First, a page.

My fellow Aryeh members and I were so moved by this article that we completely re-evaluated our strategy. Instead of focusing on countering SJP, we set our own goals for the semester that were almost entirely independent of their efforts. We decided that in place of our usual counter-demonstration on College Walk during Apartheid Week in the spring, we would run our own Israel Week during the fall, based on our own, completely independent agenda. We hosted several Israel 101 events, where we presented Israel’s amazing story and shared the richness of Israeli society with students who were genuinely interested in learning more. Aryeh’s reputation changed from being that annoying club that always publishes whiney op-eds to an independent organization with one of the most comprehensive programming schedules on campus.
This isn’t to say that it’s never appropriate to respond to anti-Israel campaigns. Last spring, when Columbia’s BDS group approached the student council to vote on whether to hold a school-wide referendum on divestment from Israel, we did not take Maghen’s approach — the stakes were just too high. But we did not wage our fight on College Walk or on the pages of the Spectator either. Instead, we banked on relationships we had built with members of student council over the previous two years — on the friendships forged over coffee dates discussing why BDS does not belong on our campus, on the many students on council who had come to our events and on those who had travelled to Israel with Hillel. When a friend and I presented the case against BDS officially at a student council meeting, we made sure that there would be a diverse group of students in the room who were prepared to contribute their perspective on why a question about BDS should not be on the ballot.
After a three-and-a-half-hour meeting — probably the longest three hours of my life — the student council voted against a BDS referendum by a large margin.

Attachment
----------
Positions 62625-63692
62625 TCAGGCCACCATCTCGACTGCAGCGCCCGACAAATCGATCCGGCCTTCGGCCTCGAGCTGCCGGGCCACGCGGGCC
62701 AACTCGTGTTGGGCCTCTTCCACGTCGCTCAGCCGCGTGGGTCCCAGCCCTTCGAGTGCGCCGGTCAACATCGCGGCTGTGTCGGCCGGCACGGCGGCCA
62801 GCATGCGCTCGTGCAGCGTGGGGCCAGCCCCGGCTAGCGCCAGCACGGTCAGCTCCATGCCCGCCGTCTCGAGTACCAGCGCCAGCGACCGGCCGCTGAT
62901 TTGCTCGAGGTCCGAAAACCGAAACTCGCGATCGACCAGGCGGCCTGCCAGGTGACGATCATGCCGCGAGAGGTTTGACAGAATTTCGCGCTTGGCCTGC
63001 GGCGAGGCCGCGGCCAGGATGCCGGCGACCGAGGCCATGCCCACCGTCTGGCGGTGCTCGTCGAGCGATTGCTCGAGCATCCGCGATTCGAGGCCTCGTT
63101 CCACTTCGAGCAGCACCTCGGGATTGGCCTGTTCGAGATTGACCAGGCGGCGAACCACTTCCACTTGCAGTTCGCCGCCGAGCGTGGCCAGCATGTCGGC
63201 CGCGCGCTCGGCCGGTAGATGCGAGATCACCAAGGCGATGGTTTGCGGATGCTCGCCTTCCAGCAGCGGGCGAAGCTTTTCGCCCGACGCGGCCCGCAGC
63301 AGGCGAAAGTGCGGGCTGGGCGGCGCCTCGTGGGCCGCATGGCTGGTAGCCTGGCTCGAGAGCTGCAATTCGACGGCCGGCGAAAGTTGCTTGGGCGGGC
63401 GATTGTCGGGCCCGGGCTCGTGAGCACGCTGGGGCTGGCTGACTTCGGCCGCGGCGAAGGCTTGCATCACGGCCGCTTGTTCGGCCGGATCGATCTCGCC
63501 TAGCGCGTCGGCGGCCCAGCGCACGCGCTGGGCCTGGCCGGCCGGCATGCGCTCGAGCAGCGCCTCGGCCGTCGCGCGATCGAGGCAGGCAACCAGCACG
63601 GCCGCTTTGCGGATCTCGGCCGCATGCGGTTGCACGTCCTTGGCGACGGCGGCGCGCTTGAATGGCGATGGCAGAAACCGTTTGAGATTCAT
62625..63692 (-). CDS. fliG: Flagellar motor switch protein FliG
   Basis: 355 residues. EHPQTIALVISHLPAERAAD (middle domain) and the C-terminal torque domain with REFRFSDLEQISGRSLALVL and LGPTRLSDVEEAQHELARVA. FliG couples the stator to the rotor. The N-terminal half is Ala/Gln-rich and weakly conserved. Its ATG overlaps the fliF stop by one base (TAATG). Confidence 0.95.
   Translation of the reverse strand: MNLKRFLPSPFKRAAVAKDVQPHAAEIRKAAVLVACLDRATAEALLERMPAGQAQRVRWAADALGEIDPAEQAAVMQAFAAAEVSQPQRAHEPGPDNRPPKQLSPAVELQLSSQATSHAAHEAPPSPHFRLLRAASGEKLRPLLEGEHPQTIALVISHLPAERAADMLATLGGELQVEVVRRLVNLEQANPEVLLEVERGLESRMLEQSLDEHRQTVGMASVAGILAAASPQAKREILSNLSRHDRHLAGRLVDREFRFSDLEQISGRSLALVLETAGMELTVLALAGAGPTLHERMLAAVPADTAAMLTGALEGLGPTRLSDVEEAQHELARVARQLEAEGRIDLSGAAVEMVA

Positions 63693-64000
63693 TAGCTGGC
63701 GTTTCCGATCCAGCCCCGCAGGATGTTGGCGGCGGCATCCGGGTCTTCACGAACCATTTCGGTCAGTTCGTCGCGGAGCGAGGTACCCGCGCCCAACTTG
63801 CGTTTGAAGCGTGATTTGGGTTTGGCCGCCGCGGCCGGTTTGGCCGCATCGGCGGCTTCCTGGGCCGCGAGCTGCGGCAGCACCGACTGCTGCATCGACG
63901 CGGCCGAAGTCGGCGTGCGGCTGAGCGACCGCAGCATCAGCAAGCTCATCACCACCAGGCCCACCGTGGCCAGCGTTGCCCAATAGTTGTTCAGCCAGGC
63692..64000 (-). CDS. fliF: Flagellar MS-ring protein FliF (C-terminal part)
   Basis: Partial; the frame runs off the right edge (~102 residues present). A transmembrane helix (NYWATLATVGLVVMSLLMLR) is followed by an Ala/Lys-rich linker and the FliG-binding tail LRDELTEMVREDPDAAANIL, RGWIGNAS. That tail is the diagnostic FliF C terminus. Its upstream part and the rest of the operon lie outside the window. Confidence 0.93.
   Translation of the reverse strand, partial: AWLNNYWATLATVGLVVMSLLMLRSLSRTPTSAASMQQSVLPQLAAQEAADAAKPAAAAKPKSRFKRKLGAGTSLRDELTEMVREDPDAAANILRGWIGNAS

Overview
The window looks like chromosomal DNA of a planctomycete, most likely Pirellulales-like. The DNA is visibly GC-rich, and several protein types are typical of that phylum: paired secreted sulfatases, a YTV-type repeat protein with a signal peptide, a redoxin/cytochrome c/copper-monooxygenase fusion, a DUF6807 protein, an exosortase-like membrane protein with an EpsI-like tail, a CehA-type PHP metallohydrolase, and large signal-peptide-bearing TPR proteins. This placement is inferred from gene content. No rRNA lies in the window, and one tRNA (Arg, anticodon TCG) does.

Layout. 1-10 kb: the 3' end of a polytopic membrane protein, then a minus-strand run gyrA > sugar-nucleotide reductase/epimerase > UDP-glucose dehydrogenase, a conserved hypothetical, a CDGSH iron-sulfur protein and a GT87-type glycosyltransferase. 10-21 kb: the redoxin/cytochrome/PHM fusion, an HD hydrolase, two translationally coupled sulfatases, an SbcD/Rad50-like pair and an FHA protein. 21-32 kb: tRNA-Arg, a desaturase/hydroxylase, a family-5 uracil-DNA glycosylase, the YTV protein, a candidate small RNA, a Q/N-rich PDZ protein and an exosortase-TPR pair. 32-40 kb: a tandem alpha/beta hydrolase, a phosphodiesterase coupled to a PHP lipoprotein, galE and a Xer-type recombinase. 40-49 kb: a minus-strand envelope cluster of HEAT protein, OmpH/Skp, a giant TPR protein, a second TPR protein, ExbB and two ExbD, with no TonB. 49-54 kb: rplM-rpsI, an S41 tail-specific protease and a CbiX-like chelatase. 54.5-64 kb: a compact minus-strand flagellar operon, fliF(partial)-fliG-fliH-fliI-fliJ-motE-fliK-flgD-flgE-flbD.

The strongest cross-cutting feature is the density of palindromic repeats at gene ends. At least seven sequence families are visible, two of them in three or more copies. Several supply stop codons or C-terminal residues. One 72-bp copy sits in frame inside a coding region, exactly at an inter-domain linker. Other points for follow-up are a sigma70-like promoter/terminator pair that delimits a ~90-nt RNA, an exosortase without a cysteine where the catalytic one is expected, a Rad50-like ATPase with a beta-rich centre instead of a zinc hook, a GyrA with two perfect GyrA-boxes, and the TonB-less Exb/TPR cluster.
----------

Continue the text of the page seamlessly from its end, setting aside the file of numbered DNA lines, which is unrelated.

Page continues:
I firmly believe that we were successful last spring because our approach to BDS was not reactionary but was proactive, based on years of under-the-radar work. We played the long game, and we won.
To freshmen keen on entering college and getting involved in pro-Israel work right away: please do — we need you and your energy. But it’s also important to recognize that while it’s often tempting to respond to every aggravating anti-Israel event or article with a full-blown counterattack, people will respect you more — and you might even be more successful — if you learn to exercise restraint. Instead of agonizing over responses to anti-Israel articles and events, focus your efforts on creating positive Jewish and Israel-related experiences.
And if you do decide to publish defensive op-eds, maybe try not to do more than one per week.
Note: This piece was adapted from Hirt’s remarks at the 2018 Write On For Israel graduation ceremony.
Leeza Hirt graduated from Columbia University in 2018 and is currently pursuing a medical degree at the Icahn School of Medicine at Mount Sinai. She is a 2013 Write On For Israel graduate.
This piece is part of “The View From Campus” column written by students on campus. To learn more about the column click here, and if you would like to contribute to it, email firstname.lastname@example.org for more info. We are grateful to The Paul E. Singer Foundation for supporting the Write On For Israel Program.